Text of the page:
Linked by Thom Holwerda on Sun 11th Nov 2012 15:49 UTC
Windows "Yesterday my desktop died, and so I went ahead and got a brand new Windows 8 laptop. It's always been my feeling that as years go on, user experience has been going down for people who use a computer and the Internet, because of decisions all companies make that are clearly anti-user, either because they think they know best, or in many cases, for financial gains. But from spending all night reinstalling everything and customizing the laptop, I realized just how bad it has become." Probably the biggest reason to go Mac or Linux. Such a shame Microsoft found it more important to pressure OEMs into silly Secure Boot nonsense instead of doing something about the anti-user crapware disaster. Goes to show who Microsoft cares about. Hint: it ain't you.
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The author himself wrote that this is not a pure Microsoft problem but that it is its upstream-channels, the OEMs, that make the experience more worse. Something really not needed and Microsoft COULD prevent that if they see it as important.

You're not seeing the whole picture; it's not that they don't see it as being important, it's that it would be poor business, and also it would limit OEMs' ability to offering customized setups. If Microsoft went ahead and denied the OEMs the ability to pre-install stuff on the systems the prices would shoot up considerably, resulting in obvious end-user dissatisfaction, but it would also force the OEMs to look for other operating systems in order for them to retain profitability and the ability to offer a brand-specific installation.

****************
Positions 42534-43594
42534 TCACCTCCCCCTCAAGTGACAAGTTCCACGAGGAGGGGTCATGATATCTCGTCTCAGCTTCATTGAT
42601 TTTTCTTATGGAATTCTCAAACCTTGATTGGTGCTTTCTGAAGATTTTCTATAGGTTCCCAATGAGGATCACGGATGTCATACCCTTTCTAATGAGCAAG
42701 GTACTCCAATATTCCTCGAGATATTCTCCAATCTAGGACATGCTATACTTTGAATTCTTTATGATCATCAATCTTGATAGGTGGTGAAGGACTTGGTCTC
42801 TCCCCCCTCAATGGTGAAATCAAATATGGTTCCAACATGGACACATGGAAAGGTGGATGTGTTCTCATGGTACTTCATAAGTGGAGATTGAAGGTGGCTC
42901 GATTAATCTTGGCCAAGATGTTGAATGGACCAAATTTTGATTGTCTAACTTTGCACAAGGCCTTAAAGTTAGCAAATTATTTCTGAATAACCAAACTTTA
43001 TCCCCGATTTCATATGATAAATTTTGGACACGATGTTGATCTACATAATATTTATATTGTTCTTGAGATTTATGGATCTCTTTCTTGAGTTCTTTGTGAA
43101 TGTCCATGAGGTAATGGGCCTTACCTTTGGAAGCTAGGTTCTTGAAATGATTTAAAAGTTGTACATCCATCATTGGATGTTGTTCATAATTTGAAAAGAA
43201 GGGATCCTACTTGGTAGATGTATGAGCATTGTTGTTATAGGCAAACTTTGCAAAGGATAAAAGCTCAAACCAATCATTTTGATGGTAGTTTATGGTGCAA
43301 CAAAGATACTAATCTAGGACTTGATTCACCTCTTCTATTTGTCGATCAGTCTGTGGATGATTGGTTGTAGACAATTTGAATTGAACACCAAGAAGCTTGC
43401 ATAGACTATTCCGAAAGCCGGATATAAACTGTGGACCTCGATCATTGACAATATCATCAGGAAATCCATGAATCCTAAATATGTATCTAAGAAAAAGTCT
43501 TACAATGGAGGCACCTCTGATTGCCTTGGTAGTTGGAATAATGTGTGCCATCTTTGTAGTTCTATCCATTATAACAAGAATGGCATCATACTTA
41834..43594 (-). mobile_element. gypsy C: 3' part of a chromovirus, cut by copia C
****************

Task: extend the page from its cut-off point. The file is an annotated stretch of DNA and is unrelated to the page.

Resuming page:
Such a move would generate a lot of negative PR towards Microsoft both from end-users and from OEMs in various ways, like e.g. the aforementioned increase in prices, with OEMs trying various kinds of customized Linux-installation resulting in even more animosity from users -- you know, even when Microsoft is not directly responsible for something people still have the tendency of blaming them for things just simply because Microsoft exists somewhere in the line. Just check the comments here on OSNews! -- and so on. Also, as the general populace tends to see things only in the short-term -- think of the term "instant gratification" -- such a move would in general be a bad move all around.

Microsoft does actually recommend for OEMs not to install all this crap on their PCs, and as you should be aware of, Microsoft does offer a service in Microsoft Stores that removes all this crapware from the PCs while still ensuring that all the functionality is there. Their service also checks the system for any possible mis-configurations, installs updates and so on.

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